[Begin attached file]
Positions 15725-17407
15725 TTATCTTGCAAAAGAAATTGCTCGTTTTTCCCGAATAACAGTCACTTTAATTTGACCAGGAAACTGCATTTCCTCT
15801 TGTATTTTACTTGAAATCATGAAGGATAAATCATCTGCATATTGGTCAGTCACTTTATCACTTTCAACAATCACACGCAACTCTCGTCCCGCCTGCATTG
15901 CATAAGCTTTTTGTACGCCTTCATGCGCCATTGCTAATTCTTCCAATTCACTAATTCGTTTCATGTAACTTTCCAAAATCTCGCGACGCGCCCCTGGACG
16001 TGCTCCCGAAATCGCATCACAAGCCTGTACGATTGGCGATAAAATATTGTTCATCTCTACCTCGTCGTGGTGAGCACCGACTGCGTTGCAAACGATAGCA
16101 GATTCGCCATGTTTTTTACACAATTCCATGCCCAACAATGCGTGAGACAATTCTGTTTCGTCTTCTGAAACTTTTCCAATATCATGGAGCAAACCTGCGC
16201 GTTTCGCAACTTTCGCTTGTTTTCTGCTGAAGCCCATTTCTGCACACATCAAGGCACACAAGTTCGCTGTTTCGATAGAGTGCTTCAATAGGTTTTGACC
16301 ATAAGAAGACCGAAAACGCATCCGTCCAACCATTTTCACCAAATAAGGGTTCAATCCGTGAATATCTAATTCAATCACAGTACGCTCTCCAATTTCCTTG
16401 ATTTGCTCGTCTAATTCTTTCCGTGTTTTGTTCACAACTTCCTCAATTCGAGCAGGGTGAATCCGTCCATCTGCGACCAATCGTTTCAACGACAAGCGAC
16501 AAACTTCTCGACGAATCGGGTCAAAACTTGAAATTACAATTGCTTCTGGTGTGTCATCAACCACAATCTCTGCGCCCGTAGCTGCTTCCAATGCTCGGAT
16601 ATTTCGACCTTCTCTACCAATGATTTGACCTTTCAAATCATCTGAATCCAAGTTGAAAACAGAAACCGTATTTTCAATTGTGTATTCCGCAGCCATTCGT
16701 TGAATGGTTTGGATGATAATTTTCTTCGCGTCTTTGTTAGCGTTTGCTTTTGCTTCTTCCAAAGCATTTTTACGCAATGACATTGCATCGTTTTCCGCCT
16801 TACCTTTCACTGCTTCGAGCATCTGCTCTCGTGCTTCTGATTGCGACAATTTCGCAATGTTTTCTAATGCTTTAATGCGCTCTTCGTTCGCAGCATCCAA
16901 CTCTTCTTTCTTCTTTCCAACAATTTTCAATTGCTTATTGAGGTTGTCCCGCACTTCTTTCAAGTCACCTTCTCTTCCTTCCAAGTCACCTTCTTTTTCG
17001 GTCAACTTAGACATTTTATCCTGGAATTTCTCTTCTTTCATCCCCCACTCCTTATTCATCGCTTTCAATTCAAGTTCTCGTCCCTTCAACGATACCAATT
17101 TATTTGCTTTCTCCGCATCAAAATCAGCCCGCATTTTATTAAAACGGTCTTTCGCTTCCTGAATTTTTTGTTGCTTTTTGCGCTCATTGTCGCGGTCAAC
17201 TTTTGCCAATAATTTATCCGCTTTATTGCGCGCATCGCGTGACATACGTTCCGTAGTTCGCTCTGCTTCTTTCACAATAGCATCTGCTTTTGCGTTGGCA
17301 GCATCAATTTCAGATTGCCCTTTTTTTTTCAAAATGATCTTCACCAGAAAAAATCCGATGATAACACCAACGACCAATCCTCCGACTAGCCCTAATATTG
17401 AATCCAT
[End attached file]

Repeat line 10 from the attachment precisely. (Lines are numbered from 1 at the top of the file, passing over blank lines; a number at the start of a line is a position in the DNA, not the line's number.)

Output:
16501 AAACTTCTCGACGAATCGGGTCAAAACTTGAAATTACAATTGCTTCTGGTGTGTCATCAACCACAATCTCTGCGCCCGTAGCTGCTTCCAATGCTCGGAT